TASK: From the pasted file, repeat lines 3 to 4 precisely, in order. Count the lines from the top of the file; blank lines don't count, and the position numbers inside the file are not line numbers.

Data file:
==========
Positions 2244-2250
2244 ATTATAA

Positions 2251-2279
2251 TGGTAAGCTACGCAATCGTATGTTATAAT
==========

Positions 2251-2279
2251 TGGTAAGCTACGCAATCGTATGTTATAAT